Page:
chapter  12
24 Pages

Establishing Performance Measures

Overview Performance measures are needed at three levels, each with a different focus, and this makes it virtually impossible for any single measure to work effectively in all these roles. A wide range of performance measures can be used in most businesses; some should be externally focused and may require the objective and consistent application of managerial judgement. A hierarchy of performance measures is required so that each level in the

organisation is given specifically relevant measures; it is critically important that such a hierarchy is internally consistent, so that everyone is aiming at the same set of objectives. Economic performance measures are very important to shareholders as they

indicate whether shareholder value is being created. However they are not normally a good indicator of managerial performance; this requires a relative performance measure. At the very top of a company, e.g. the main board of directors, it may be reasonable to use primarily economic performance measures but, even here, they should be placed in an appropriate context by referencing them against a peer group of other companies, or the stock market in total, etc. As you go lower down the organisation, there are greater restrictions on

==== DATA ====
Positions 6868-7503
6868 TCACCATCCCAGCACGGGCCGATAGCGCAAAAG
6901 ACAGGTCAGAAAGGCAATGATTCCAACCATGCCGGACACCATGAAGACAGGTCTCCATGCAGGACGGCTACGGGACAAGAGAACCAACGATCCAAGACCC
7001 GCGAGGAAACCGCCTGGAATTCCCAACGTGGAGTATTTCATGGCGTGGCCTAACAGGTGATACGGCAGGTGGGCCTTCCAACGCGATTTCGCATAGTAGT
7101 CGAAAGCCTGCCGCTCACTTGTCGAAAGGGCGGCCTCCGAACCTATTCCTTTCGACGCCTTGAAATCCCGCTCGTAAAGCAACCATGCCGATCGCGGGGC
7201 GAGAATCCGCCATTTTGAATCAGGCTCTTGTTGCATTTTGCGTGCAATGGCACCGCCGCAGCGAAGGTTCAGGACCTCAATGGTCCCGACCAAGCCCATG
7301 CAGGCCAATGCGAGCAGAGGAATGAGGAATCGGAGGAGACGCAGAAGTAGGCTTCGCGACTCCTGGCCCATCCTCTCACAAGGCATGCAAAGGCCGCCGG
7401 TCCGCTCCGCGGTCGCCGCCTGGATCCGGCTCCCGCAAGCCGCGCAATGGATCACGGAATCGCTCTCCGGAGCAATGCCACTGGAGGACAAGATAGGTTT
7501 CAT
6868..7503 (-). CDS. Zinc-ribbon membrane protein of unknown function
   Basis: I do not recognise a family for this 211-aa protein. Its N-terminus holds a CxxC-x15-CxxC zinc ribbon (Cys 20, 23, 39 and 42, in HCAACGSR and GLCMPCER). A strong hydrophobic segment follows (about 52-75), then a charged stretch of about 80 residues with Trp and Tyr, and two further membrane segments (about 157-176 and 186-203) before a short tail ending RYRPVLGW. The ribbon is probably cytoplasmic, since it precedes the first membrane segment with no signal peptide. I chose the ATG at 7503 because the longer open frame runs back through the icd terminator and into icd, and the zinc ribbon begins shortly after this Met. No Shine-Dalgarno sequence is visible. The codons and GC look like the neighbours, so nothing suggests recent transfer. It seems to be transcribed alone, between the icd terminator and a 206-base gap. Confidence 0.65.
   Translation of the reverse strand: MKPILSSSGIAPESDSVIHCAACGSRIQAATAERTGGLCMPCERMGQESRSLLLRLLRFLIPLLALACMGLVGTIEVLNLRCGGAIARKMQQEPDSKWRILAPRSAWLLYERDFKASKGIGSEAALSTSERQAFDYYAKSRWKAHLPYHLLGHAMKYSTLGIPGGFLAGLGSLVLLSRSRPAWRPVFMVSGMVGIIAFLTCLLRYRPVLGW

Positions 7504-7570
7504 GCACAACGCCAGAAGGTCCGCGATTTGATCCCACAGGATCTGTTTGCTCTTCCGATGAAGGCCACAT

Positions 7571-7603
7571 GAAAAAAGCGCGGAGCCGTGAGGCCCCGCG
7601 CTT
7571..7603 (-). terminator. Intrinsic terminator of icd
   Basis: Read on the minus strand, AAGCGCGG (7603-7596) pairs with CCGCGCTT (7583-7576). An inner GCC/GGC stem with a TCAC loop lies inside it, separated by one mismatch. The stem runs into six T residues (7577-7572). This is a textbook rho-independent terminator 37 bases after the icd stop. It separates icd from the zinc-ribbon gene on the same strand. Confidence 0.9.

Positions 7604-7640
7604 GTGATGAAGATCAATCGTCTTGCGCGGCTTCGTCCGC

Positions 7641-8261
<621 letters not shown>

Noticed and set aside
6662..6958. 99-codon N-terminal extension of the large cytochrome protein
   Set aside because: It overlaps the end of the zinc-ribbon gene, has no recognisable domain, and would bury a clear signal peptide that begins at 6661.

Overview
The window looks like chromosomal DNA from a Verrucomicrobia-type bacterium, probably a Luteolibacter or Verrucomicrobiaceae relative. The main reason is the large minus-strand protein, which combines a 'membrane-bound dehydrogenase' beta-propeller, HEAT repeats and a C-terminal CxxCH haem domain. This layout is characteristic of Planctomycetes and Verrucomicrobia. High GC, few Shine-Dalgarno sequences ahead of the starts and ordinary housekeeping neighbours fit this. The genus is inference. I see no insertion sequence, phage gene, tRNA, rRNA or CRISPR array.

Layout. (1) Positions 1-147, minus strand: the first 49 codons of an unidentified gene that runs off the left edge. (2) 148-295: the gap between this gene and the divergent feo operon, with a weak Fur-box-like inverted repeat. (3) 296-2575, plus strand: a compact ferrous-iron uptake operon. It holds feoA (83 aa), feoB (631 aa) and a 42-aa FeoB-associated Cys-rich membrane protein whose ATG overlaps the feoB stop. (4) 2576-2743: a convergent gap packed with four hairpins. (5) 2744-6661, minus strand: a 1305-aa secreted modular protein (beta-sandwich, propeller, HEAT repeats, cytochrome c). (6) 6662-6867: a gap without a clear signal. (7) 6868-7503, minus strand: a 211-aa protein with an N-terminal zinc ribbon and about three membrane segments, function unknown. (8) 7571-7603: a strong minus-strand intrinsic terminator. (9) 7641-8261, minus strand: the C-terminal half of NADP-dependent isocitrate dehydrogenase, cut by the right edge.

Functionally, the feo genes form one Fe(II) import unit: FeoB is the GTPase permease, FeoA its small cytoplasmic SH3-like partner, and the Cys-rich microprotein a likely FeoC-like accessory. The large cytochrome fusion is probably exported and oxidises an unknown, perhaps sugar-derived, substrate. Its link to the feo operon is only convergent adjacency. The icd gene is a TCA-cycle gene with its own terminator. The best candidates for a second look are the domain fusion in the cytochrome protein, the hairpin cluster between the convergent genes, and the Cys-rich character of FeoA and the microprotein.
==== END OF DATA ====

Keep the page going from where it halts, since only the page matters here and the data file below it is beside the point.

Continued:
managerial discretion and it is important that there is a direct linkage between effective managerial control and the performance measures used. It may seem more efficient to use the same performance measure (e.g. ROI) for all managers, but it normally has a dramatically adverse impact on the effectiveness of the performance measures in influencing managerial behaviour. Managerial performance measures require the true cost driver for all costs to be identified and the accountability should stay at this level of the organisation. Far too often this identified cost driver is then used as the basis for apportioning the total costs across lower levels in the organisation, thus destroying the direct accountability/controllability linkage. Key performance indicators (KPIs) are leading indicator measures of per-

formance that focus on the key strategic thrusts at the particular level of the business. There should be a limited number (maximum of five) of KPIs for

each manager because no one can focus on a vast range of measures. The challenge for the organisation is to develop an interlinked set of KPIs for each level in the business so that each set is consistent with the overall objectives of the company but relates to decisions and actions relevant to each managerial level. Products, customers and brands all follow some form of life cycle and

different performance measures may be needed for each stage. These tailored performance measures should include both financial and non-financial measures that should be clearly linked to the key strategic thrusts at each stage. If all these different ways of looking at the business are put together,

a unique set of performance measures can be developed for each business. However this set fits the current strategy and the current business environment; if either of these changes significantly the set of performance measures should be reviewed and modified if necessary.